2018 was a good year for new music releases in Japan, although as usual very little of it received much attention beyond the usual underground word-of-mouth circles. There were a handful of releases that I was anticipating intensely, like the Falsettos’ full length debut, and some nice surprises like the Doodless EP, but the story that ended up colouring this list most strongly was a number of strong releases in that loose category at the intersection of postpunk, post-hardcore, psychedelia, krautrock, industrial and experimental rock that for the sake of convenience I’m increasingly just bracketing all together as noise-rock. There were a lot of releases I enjoyed this year, though, and no doubt past visitors to this site will recognise personal favourites who keep cropping up in my year-end reviews.
In past years, I’ve posted these reviews individually, but this time round I’m doing them in batches of five. Partly this is because a fair few of these are very short as I wrote longer reviews over the course of last year, partly this is to accommodate a slightly longer than usual list, and partly it’s because a busy calendar with my own musical activities and those with Call And Response Records means I don’t want to still be posting these updates a month from now.
No.25 – The Neso – New Me
Tokyo-based trio The Neso finished the year out by shedding two thirds of their members, but not before finishing this top-notch new cassette EP featuring four new jittery postpunk tunes in a Delta 5/Au Pairs/Kleenex mould. The songs Fasting and Dawn also serve as powerful reminders of what an effective instrument the xylophone can be in a postpunk or new wave song (see also Electricity by OMD, Gone Daddy Gone by Violent Femmes).The Neso – Dawn (live)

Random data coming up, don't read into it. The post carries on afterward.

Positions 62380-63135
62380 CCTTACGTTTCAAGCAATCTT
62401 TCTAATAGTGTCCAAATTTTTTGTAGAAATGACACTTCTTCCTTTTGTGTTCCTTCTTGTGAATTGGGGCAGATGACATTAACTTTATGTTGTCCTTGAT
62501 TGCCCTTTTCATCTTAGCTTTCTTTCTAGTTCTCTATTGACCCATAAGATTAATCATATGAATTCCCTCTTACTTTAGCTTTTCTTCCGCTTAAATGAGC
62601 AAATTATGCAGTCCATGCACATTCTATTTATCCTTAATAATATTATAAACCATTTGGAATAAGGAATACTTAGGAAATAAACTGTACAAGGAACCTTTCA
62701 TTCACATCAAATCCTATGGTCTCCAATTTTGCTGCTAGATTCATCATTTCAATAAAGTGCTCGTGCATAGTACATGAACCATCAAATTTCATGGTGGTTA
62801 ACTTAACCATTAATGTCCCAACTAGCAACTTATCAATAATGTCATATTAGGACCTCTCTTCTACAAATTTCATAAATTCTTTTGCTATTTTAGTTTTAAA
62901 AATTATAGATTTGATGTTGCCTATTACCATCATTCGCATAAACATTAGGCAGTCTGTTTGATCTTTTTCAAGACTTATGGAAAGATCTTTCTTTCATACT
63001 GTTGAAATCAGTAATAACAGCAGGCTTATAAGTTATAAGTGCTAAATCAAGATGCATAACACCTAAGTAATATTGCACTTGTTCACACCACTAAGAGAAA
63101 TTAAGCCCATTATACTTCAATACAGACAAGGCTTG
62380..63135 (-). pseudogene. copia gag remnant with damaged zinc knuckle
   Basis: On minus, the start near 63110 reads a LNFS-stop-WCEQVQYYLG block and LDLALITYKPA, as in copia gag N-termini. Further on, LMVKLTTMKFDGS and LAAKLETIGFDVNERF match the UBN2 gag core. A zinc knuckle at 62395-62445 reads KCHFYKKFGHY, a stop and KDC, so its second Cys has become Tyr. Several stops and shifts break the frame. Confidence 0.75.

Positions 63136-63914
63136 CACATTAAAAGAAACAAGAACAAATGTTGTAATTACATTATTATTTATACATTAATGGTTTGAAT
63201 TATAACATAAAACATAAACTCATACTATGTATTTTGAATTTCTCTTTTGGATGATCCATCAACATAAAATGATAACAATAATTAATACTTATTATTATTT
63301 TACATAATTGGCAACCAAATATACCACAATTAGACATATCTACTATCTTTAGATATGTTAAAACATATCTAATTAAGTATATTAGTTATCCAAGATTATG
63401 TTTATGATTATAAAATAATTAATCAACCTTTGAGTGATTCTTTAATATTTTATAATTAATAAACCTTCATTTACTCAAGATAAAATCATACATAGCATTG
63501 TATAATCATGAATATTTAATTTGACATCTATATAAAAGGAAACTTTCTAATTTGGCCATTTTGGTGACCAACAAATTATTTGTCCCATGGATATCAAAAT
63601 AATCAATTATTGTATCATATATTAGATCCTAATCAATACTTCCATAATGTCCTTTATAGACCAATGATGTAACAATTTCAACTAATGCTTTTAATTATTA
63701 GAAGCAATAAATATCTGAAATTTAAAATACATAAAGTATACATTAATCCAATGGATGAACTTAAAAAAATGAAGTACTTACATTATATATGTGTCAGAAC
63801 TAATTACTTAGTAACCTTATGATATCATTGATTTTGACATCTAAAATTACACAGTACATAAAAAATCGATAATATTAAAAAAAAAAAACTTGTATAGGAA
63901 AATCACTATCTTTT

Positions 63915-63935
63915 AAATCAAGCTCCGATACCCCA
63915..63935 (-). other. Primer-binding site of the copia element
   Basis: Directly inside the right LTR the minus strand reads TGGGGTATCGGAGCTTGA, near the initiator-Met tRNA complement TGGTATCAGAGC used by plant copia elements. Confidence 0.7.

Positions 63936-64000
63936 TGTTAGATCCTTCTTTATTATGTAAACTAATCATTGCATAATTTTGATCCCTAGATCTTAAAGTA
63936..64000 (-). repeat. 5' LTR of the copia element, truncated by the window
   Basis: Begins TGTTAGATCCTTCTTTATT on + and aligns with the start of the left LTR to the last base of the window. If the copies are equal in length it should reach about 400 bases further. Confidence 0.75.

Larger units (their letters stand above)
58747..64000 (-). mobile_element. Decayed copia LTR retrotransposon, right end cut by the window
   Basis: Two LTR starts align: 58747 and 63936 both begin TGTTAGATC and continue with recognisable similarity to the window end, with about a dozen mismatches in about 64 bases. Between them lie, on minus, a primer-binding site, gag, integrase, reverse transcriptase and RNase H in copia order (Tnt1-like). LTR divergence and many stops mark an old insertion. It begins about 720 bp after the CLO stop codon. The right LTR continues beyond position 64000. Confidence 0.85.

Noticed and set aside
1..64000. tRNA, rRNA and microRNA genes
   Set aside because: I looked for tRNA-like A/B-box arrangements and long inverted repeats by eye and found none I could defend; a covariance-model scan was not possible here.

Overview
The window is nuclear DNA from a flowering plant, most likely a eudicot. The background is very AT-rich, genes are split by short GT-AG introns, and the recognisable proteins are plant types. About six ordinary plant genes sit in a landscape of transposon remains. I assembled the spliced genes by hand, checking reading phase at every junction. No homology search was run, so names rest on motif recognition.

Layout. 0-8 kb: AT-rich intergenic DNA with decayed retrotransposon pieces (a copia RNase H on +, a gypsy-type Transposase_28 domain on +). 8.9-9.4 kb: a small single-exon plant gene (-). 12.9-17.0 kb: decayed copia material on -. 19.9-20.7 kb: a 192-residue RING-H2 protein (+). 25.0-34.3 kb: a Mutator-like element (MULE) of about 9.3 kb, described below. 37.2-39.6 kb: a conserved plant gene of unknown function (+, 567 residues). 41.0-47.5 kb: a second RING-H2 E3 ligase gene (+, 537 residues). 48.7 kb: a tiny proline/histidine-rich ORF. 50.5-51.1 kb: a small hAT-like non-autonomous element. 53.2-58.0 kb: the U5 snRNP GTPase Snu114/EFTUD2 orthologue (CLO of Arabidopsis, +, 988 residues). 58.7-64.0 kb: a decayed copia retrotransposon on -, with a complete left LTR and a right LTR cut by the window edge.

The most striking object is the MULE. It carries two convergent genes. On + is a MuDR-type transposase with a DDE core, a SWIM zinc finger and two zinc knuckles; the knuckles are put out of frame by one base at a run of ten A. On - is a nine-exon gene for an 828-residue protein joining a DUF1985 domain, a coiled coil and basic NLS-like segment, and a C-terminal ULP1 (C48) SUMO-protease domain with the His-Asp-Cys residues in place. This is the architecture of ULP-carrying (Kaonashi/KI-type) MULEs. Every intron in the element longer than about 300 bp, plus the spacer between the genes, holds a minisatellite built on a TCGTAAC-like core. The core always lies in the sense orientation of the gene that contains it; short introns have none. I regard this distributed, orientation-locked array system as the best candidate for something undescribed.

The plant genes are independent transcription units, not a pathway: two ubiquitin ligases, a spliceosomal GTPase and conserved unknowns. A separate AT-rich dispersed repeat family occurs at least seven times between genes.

No.24 – Milk – All About Milk
Tight yet raucous punk rock is Milk’s stock in trade, dashing through a dozen songs in seventeen and a half minutes characterised by shouty, fist-pumping choruses and knocked off kilter by some delightfully wonky guitar solos and unexpected mid-song rhythm changes. It’s performed with the frantic energy of hardcore, but Milk never quite cross the line into the sort of sonic claustrophobia hardcore can often produce. Instead, their guitars twang with a reassuring cheapness and and there’s a bouncy energy to the drumming. A seriously fun punk record with a touch of weirdness.
No.23 – Subarashika – Nimaime
Taking its musical cues from 1970s American folk-rock, and in particular The Band, Tokyo folk rockers Subarashika are a young, infectiously enjoyable band who revel in their retro influences and are all the better for it. There are a lot of young Japanese indie bands drawing on folk-rock influences, but they rarely explore beyond Happy End, so a band like Subarashika are a welcome expansion of the scene’s sonic palette with the deep infusion of Americana they offer.Subarashika – Kakusou to Shiteru dake! (live)
No.22 – Manon – Teenage Diary
Teenage Diary is an unexpectedly charming oddball pop album from sixteen year-old model Manon and producer Yuppa (a.k.a. HNC/Hazel Nuts Chocolate). Sonically it takes a lot of cues from the lo-fi beats, playful sampling and post-Shibuya-kei mix of scattershot rapping and whisper-voiced melody of HNC’s 2009 album Cult, albeit with a touch more electro polish, the occasional glaze of autotune and more self-conscious lyrical nods to teenage life in the Instagram age.Manon – Beat the Bad Luck
No.21 – Falsettos – Falsettos
When this album came out, towards the beginning of the year, it was a shoe-in for one of the year’s best, with its combination of slightly deranged postpunk or off-kilter new wave and baroque J-pop melodies. Read my original review here.Falsettos – Six